Back in April, we asked people to find one thing – something you’d like to see changed locally. For the Aberdeen Cycle Forum, one of those things is King Street – and they’ve come up with a novel way to try and change it, with a public design competition. The ACF’s Rachel Martin explains more:
The Aberdeen Cycle Forum is running a design competition for a segregated bike path on King Street in Aberdeen. King Street is long, polluted, congested, and a frightening place to be a cyclist. Currently most of the space is given to motor vehicles which makes it unpleasant and unsafe for everyone else.
A new design is needed to solve these problems and to encourage people to get out of their cars and onto bikes. We think our communities are full of creative, innovative, and talented individuals who can create designs that will inspire our politicians and urban planners to make Aberdeen a city of which we can be proud.
We want to be inclusive of all ages and backgrounds and so the competition will have three categories – one for primary school children, one for secondary school children, and one for adults. Often, when provision for bicycles is included in road layouts, designers don’t consider the needs of children and people with disabilities yet a well-designed cycle path can be used by all groups. A well-designed path can also make commuting to work and school pleasant and enjoyable by improving the journey ambience and showcasing the local architecture.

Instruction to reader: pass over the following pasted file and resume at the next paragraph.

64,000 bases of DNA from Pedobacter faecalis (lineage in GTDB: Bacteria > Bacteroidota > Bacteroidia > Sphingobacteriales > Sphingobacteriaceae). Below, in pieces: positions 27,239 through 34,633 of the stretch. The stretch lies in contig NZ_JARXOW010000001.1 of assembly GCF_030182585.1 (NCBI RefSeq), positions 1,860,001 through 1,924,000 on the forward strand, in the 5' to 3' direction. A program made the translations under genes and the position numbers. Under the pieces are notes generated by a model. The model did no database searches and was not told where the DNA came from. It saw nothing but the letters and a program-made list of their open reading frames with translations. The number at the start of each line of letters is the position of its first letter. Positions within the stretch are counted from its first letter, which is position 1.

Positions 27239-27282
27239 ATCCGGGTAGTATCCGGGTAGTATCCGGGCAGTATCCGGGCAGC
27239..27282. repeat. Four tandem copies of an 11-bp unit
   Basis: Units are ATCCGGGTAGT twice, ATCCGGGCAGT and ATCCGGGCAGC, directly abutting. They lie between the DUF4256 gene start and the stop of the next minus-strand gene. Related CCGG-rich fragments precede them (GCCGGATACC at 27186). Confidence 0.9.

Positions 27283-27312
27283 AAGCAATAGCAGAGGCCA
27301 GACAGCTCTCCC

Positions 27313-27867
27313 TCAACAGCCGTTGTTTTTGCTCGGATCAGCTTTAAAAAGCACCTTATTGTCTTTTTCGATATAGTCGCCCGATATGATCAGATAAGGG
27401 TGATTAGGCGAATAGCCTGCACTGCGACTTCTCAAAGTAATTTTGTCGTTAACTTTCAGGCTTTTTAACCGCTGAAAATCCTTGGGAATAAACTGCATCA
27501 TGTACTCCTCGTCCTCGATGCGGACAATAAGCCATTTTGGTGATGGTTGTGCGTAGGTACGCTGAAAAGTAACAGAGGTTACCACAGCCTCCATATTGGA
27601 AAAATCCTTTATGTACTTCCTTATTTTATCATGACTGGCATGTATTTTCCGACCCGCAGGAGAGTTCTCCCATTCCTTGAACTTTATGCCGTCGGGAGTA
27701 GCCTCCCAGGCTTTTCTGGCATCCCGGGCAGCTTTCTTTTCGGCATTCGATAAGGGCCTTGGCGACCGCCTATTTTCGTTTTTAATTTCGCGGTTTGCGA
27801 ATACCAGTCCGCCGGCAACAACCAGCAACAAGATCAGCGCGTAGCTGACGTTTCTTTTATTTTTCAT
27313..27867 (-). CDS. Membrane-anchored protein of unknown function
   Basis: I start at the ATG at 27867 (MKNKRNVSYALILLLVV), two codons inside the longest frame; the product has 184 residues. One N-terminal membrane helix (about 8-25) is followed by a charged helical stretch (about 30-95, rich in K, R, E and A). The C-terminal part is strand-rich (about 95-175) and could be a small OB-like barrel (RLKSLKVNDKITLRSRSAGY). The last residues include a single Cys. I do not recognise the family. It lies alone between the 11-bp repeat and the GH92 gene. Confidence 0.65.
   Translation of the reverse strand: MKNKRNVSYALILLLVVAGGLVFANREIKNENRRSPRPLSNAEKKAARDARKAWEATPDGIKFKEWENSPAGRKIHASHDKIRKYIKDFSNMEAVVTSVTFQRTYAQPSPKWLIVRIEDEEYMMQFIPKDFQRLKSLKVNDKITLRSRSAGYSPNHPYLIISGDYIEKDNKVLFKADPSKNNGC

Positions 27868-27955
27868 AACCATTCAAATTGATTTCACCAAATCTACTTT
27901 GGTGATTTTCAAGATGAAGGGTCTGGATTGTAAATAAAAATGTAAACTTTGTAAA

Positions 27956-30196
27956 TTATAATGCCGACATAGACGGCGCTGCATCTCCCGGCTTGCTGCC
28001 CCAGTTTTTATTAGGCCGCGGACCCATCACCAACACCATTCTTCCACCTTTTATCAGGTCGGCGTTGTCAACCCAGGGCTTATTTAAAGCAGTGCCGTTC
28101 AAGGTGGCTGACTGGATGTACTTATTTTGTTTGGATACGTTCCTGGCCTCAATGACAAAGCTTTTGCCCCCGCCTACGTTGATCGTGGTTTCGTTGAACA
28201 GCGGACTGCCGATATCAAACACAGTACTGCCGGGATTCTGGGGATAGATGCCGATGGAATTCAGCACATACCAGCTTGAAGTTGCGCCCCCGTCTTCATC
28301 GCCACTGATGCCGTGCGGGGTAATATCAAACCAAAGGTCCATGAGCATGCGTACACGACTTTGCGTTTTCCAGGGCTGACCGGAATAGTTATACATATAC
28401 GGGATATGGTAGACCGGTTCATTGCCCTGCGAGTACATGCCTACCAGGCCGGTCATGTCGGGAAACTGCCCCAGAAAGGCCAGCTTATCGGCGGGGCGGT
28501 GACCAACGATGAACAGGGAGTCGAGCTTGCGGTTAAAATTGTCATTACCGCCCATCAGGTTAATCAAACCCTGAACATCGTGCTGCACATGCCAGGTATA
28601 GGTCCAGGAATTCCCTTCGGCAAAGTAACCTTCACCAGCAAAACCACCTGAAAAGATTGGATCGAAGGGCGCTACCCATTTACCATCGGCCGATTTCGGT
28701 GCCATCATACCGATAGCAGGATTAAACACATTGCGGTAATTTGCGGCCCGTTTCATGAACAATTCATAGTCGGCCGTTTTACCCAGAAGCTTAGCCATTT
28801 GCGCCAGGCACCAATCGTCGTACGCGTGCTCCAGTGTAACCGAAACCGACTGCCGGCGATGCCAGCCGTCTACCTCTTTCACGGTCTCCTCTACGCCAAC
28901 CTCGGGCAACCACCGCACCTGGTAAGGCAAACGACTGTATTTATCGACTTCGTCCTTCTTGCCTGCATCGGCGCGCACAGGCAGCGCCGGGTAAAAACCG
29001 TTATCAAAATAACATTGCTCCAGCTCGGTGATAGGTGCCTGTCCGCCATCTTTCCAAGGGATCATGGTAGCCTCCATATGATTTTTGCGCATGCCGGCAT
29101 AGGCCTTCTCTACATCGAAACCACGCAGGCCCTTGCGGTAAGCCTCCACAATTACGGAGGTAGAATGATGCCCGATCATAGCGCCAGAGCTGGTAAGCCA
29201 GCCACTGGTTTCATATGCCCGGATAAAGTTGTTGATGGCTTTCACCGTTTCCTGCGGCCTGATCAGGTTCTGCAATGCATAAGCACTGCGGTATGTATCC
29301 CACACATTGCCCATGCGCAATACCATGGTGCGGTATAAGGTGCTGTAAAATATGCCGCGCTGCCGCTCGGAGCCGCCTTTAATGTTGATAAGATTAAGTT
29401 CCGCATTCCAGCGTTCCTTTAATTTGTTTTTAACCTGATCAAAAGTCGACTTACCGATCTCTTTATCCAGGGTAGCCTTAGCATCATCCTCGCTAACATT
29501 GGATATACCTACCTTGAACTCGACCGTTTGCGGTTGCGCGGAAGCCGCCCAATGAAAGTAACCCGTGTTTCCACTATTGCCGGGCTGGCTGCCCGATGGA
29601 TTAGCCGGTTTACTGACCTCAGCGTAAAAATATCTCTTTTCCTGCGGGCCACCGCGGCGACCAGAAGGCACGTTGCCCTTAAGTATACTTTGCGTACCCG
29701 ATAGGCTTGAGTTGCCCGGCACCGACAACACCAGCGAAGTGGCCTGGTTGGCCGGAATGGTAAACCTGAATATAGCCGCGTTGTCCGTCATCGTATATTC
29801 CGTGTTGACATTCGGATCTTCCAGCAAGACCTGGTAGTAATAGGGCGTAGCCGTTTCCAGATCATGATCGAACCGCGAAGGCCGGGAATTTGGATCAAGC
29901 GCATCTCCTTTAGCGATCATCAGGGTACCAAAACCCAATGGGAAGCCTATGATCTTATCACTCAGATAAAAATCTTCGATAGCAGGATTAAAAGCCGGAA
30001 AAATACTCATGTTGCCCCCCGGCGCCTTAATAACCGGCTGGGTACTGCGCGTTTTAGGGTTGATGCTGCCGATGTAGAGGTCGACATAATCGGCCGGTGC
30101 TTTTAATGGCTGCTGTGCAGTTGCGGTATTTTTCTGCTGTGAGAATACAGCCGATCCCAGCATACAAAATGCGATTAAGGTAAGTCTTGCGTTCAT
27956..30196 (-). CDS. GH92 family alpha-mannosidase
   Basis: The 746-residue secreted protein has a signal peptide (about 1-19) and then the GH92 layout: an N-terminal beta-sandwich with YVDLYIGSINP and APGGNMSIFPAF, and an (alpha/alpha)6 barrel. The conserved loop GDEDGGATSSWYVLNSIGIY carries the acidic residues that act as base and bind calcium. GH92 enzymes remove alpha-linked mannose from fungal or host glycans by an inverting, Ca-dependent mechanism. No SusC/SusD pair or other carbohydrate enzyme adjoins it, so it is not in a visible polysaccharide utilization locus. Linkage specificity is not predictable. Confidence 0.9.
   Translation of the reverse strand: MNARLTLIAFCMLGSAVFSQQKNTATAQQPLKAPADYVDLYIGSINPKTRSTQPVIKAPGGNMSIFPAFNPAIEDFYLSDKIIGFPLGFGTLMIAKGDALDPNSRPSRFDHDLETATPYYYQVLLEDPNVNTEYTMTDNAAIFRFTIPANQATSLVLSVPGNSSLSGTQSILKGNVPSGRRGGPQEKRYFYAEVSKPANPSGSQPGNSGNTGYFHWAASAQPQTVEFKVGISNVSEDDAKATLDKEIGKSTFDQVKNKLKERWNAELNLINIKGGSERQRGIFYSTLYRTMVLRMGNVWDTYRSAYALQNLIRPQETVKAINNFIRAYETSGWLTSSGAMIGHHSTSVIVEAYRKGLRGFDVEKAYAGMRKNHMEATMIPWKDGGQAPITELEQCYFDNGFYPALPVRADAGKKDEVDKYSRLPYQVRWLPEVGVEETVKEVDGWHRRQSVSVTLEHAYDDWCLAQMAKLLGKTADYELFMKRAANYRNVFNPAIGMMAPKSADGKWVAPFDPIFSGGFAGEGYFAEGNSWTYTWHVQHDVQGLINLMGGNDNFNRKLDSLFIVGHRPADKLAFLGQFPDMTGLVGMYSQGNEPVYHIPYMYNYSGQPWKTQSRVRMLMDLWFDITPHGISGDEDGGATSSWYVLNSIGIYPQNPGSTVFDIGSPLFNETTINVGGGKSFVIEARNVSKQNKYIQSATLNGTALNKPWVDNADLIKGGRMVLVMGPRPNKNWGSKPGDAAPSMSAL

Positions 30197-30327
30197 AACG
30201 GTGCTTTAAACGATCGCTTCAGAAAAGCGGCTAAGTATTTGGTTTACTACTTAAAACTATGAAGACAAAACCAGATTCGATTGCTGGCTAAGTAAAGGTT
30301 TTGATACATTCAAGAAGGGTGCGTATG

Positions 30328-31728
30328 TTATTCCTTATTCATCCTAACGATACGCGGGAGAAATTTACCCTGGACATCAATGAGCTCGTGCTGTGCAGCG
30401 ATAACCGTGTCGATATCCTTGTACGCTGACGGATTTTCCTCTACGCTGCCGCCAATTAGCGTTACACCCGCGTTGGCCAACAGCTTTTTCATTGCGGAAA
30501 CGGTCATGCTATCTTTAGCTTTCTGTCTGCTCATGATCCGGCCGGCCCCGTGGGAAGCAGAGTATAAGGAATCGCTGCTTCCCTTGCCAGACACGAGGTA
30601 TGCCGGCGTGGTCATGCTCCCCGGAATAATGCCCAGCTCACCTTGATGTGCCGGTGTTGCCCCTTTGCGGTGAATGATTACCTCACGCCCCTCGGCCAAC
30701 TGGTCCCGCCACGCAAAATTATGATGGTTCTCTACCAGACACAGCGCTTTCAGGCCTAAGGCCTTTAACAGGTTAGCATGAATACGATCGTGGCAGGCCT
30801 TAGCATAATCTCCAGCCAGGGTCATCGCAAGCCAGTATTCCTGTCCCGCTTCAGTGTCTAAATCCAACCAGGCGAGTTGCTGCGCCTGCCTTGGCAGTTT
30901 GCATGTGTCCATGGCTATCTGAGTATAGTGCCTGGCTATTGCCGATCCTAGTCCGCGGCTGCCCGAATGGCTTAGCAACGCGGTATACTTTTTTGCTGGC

Investment in cycling infrastructure returns more to the community than it costs to build. For every £1 spent on cycling and walking, £13 worth of benefits are returned to the economy. Boosting walking and cycling brings benefits to local retailers, reduces absenteeism, increases job satisfaction, and provides huge benefits to the NHS through improvements to health and well-being. To see these benefits, we need infrastructure— and good infrastructure begins with design.
We chose King Street because it it would be a logical extension of our campaign for a segregated bike path on Union St. The two streets are connected and this could be the beginning of a network of segregated path radiating out from the city centre. A bike path all the way along King Street would connect the University of Aberdeen with the city centre. The University is a large employer in the city and makes a significant contribution to the region but it needs to attract students and staff. If the bike path continued all the way along Union Street then it’s just a hop, skip, and a jump from there to Deeside Way and out into Royal Deeside.
Edinburgh Cycle Cooperative have donated vouchers for the winning submissions, which will be judged at the end of February 2019. To enter, go to https://kingstreet.awardsplatform.com and create an account. The competition closes on 15th February 2019, at 5pm UTC time. You can read more on the Aberdeen Cycle Forum site.